President Vladimir Putin claims that Russia has been “screwed over” by the West following the United Nations-backed deal to export Ukrainian grain from previously blockaded ports.
He wants to reopen discussions over the scheme, designed to dampen soaring prices and reduce the threat of global hunger. It is the only deal agreed between Russia and Ukraine in more than six months of war.
“We are honouring the agreements,” Putin told an economic forum in the eastern Russian port city of Vladivostok.
He claimed that the West “have just royally screwed us over, and not just us but the poorest countries whose interests were the pretext for doing all this”, Reuters quoted him as saying.
Ukrainian officials dismissed the comments as “unexpected and groundless”. The UN said on Wednesday that about 30% of the shipments have gone to low or middle-income countries.
Putin spoke about potentially limiting exports to the European Union and said he would discuss the matter with Turkish President Recep Tayyip Erdogan, who helped to orchestrate the original deal.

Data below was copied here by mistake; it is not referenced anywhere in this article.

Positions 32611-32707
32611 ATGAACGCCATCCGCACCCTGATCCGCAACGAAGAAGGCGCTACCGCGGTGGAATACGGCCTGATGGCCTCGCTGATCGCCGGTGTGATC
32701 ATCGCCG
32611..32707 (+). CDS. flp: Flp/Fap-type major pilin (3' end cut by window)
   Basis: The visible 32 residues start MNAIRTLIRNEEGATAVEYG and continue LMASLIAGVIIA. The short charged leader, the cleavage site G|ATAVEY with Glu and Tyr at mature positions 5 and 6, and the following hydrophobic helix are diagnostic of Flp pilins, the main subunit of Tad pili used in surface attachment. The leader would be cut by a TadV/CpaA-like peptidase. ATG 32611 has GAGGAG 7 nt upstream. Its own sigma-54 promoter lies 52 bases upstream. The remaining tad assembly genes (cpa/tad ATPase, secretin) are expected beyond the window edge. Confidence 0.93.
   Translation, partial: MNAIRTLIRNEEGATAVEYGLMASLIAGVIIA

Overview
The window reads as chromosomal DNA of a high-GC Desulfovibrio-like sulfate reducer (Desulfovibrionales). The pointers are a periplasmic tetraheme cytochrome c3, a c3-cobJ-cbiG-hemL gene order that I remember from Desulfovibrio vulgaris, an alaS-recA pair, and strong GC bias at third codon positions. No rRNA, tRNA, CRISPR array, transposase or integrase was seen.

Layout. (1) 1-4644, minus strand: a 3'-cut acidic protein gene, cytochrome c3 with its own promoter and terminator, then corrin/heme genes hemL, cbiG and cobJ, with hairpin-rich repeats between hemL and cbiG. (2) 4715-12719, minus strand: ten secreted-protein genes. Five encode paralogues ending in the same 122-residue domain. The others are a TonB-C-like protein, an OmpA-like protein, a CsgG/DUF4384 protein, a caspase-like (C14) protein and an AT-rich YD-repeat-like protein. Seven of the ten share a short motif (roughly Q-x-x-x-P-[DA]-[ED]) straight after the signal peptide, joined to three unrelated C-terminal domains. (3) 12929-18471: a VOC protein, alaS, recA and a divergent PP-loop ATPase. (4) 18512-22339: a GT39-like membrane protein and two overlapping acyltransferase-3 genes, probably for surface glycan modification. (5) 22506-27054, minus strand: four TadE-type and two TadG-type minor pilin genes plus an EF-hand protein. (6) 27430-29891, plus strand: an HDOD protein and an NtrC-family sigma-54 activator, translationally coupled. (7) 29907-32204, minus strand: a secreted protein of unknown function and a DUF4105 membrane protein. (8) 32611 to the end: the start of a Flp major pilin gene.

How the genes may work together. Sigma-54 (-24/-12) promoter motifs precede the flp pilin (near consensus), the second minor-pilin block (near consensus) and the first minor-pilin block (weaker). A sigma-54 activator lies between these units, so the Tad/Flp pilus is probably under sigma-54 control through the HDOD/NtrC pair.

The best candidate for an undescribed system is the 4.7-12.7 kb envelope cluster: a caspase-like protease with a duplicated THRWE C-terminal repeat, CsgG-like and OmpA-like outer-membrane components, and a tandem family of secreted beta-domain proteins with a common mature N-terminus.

The UN said 100 vessels carrying 2.3m tonnes of grains and other foodstuffs have left three Ukrainian ports previously blocked by Russia since the deal was signed on 22 July.
More than one-third of the cargo has gone to EU nations, while countries including Somalia, Sudan, Lebanon and Iran have received shipments. The largest single destination is Turkey.
The market appears to have attracted only a few ships from the mainstream bulk carrier trades, with lower-value older, smaller bulkers largely picking up the trade, according to TradeWinds analysis.
London war risk underwriters have said they will back the trade and are quoting on business into the Ukrainian grain ports.